For Joseph Conrad, the struggle between good and evil in the human soul was a permanent reality, a reality one might prefer to avoid, or try to sublimate, but one that nobody who has lived long can absolutely deny. Joseph Conrad: His Moral Vision, by George A. Panichas (165 pages, Mercer University Press, 2005) [...]

The Sweet Value of Literature

By |2020-07-12T15:33:32-05:00July 11th, 2020|Categories: Christine Norvell, Great Books, Literature, Senior Contributors|

Our literature choices shouldn’t be confined by categories and comparison. We should consider what sustains us, what brings life and hope, what bears fruit in us. Literature can inspire virtue and dispel fear, and Francesco Petrarch would call us to absorb the “precious treasure of learning” through a full feast of literature. As Petrarch [...]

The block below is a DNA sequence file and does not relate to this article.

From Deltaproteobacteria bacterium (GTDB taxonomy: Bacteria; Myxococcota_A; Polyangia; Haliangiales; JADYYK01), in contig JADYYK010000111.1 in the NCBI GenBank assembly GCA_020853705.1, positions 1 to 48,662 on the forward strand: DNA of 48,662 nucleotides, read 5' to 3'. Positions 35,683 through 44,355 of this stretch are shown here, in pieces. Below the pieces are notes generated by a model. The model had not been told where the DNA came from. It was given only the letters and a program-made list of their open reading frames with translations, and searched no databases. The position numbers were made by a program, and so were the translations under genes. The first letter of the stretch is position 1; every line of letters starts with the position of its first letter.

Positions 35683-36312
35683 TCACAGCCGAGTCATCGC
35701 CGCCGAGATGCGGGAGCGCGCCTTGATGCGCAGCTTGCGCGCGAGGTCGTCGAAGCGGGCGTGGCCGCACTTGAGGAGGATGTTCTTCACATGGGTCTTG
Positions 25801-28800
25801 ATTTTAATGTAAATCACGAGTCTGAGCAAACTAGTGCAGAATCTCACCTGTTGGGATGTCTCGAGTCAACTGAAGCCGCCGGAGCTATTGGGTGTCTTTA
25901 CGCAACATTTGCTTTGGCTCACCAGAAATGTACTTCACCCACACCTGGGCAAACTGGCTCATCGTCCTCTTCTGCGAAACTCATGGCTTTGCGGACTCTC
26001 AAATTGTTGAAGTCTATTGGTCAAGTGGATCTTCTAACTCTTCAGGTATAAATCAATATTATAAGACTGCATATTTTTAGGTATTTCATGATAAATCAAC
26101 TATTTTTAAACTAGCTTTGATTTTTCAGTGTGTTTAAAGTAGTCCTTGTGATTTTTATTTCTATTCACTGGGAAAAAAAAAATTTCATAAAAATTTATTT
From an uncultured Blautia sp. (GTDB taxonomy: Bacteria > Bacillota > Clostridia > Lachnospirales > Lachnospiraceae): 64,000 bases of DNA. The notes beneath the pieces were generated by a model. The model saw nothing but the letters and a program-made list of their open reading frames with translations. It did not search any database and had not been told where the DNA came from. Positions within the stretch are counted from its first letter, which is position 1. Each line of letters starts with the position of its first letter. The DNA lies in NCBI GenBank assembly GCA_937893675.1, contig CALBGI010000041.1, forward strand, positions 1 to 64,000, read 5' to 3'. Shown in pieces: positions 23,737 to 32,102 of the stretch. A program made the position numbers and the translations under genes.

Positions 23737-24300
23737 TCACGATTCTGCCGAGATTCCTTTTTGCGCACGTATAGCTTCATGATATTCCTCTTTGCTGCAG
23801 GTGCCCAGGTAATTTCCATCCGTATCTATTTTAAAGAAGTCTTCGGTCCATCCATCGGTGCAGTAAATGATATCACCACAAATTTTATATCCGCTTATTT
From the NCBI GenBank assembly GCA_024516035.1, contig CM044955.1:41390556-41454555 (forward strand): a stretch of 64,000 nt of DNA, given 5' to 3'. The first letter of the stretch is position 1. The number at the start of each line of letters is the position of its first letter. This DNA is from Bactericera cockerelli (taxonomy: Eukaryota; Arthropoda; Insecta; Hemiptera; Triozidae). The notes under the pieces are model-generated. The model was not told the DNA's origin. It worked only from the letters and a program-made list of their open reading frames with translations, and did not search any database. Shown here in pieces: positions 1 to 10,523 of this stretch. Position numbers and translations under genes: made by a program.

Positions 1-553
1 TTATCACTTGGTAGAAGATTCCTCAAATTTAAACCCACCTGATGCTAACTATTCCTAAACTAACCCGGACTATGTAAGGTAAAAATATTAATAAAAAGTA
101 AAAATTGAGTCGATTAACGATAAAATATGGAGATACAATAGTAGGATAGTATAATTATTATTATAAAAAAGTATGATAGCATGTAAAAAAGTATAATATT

“The Cremation of Sam McGee”

By |2020-07-10T00:52:53-05:00July 11th, 2020|Categories: Audio/Video, Poetry|

There are strange things done in the midnight sun ⁠By the men who moil for gold; The Arctic trails have their secret tales ⁠That would make your blood run cold; The Northern Lights have seen queer sights, ⁠But the queerest they ever did see Was that night on the marge of Lake Lebarge ⁠I cremated [...]

How Ray Bradbury Predicted 2020

By |2020-07-06T16:33:02-05:00July 7th, 2020|Categories: American Republic, Bradley J. Birzer, Community, Literature, Modernity, Ray Bradbury, Senior Contributors|

In Ray Bradbury’s understanding, the government might very well be wicked and evil, but it would always follow the lead of the Masses and become their tool, rather than the other way around. I’ve been reading the works of Ray Bradbury since grade school. Probably like many of my generation, I was introduced to [...]